Artists Emilio Chapela, Rubén Ortiz-Torres and Mariángeles Soto-Díaz In Conversation

Artists Emilio Chapela, Rubén Ortiz-Torres and Mariángeles Soto-Díaz in conversation.

A discussion with SPACE Art Collection Chief Curator Cecilia Fajardo-Hill and REDCAT Gallery Director and Curator Ruth Estévez.

A collaboration with the SPACE Collection and Abstraction in Action.

CONVERSATIONS–PRESIDENT’S FORUM. REDCAT hosts distinguished artists Emilio Chapela, Rubén Ortiz-Torres and Mariángeles Soto-Díaz, along with REDCAT Gallery Director and Curator Ruth Estévezand moderated by SPACE Art Collection Chief Curator Cecilia Fajardo-Hill, in a discussion entitled Abstraction and the Everyday in Latin American Art, as part of a series of events entitled Abstraction in Action, on the subject of Contemporary Abstraction and its relevance across cultures, focusing in particular on Latin America, created through the SPACE Art Collection, housed at newly-debuted SPACE Headquarters in Irvine, California.

Speakers will include:

Cecilia Fajardo-Hill, a British/Venezuelan art historian and curator of modern and contemporary art, specializing in Latin American art and currently based in Southern California. Fajardo-Hill currently serves as Chief Curator for SPACE Art Collection as well as the Guest Curator for the Hammer Museum’s PST LA / LA 2017 exhibition, Radical Women in Latino American Art: 1960-1985. She  holds a PhD in Art History from the University of Essex, England and a MA in 20th century Art History from the Courtauld Institute of Art, London, England. Fajardo-Hill was the Chief Curator at the Museum of Latin American Art (MOLAA) in Long Beach, California between 2009 and 2012. She was the Director and Chief Curator of the Cisneros Fontanals Arts Foundation (CIFO), a non-profit organization devoted to the promotion of contemporary art from Latin America; and the Ella Fontanals Cisneros Collection, an international collection of contemporary art, Miami, Florida between 2005 and 2008. She was General Director of Sala Mendoza, an alternative space for contemporary art in Caracas, Venezuela between 1997 and 2001.

Emilio Chapela, a conceptual artist with an academic background in mathematics and communications. His works inspect systems of data, language, scientific experimentation, and networks of information exchange—or otherwise use them to generate the works. Chapela embraces the absurdity and humor in apparently objective systems. In fact, even his artist statement is computer generated. His works manifest in a number of mediums, guided by the principle that data and its (mis)representation are forms of expression. One of his best-known works is a monumental undertaking titled According to Google (2008), comprised of a 45-volume encyclopedia containing images extracted from using Google Image Search as its source. Other works draw from literary influences, particularly the works of Roland Barthes.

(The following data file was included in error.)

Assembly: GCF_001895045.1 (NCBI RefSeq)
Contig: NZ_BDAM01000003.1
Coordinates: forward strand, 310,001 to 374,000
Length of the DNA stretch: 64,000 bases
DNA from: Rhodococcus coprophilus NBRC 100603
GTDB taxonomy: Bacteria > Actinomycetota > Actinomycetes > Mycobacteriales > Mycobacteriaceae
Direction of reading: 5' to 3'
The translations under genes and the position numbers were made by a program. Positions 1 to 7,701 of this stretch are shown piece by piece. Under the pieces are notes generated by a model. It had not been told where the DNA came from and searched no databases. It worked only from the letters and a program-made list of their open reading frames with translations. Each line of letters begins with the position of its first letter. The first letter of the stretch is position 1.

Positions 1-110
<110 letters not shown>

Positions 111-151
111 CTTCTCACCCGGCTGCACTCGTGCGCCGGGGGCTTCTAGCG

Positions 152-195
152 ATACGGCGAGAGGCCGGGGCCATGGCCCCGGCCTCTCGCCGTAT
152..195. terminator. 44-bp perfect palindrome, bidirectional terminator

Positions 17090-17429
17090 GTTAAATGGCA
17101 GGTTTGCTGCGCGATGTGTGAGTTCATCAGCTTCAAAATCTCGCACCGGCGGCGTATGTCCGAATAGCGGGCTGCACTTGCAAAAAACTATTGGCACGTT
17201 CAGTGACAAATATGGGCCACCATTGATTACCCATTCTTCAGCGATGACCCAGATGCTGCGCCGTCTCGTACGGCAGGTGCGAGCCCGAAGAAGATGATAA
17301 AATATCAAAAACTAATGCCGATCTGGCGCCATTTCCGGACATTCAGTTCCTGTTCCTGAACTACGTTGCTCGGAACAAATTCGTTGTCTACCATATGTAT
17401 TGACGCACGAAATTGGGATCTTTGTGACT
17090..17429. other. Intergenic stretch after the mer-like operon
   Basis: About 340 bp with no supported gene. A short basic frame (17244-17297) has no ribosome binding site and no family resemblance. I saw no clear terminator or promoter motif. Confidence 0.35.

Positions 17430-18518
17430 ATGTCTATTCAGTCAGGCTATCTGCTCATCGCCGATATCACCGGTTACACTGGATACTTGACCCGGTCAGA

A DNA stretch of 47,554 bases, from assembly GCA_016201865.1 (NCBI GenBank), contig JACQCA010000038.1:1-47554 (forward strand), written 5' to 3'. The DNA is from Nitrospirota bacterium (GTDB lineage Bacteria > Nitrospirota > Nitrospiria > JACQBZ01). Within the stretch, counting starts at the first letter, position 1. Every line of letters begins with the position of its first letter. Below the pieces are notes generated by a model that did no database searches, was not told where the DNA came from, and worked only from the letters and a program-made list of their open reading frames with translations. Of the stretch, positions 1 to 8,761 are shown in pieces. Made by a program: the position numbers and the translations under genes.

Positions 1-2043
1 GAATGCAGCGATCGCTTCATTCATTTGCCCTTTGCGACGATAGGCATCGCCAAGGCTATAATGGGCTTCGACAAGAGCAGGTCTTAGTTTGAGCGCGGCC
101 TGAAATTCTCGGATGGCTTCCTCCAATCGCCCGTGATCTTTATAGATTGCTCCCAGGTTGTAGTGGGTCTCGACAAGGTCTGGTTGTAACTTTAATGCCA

Rubén Ortiz-Torres, a Mexican-born artist who has been living and working in Los Angeles since 1990. Ortiz-Torres began his career as a photographer, printmaker, and painter in the early 1980s, well before he received his M.F.A. from the California Institute of Arts in 1992. He is widely regarded as one of today's leading Mexican artists, and as an innovator in the 1980s of a specifically Mexican form of postmodernism. Ortiz-Torres has been the recipient of numerous awards and grants from, including the Fulbright Foundation. Over the past ten years, he has produced a body of work in a wide range of media -- extended series of photographs, series of altered ready-mades, a feature film, several videos (including three in 3D), large scale video installations, major painting series, sculptures, customized cars and machines, photo collages, performances and curated exhibitions that has been featured in 25 solo exhibitions, over 100 group shows in the United States, Europe, Australia, New Zealand, and Canada, and more than 50 screenings of his films and video works. 

Mariángeles Soto-Díaz, began her art studies in the oil-producing country of Venezuela, where she was born and raised, and where Modernism's failed promise felt particularly poignant. She holds an MFA from CGU, where she studied with Karl Benjamin, and an MA in Aesthetics and Politics from CalArts. Soto-Diaz infiltrates the language of Latin American and North American abstraction to articulate social and political issues. Soto-Díaz's work has been exhibited internationally and it has been reviewed in publications such as the L.A. Times, Art Nexus and Arte al Día. She works and teaches in Southern California. 

Ruth Estévez is the curator and director of the Gallery at REDCAT. Between 2007and 2011 Estévez served as the chief curator at the Museo de Arte Carrillo Gil, Mexico City, where she curated various exhibitions and projects with artists such as Guy Ben-Ner, Mark Manders, and Fernando Ortega, among others. In 2010 Estévez cofounded LIGA Space for Architecture, the first space in Latin America devoted to the critical reflection and presentation of architecture. She has written for numerous exhibition catalogues and art publications and has independently organized exhibitions in Spain, Belgium, and the United States as well as in Mexico.

Associated Images: 

TUE 11/17
8:30 pm

G - General Audience

M - REDCAT Members

ST - Students

CA - CalArts Students/Faculty/Staff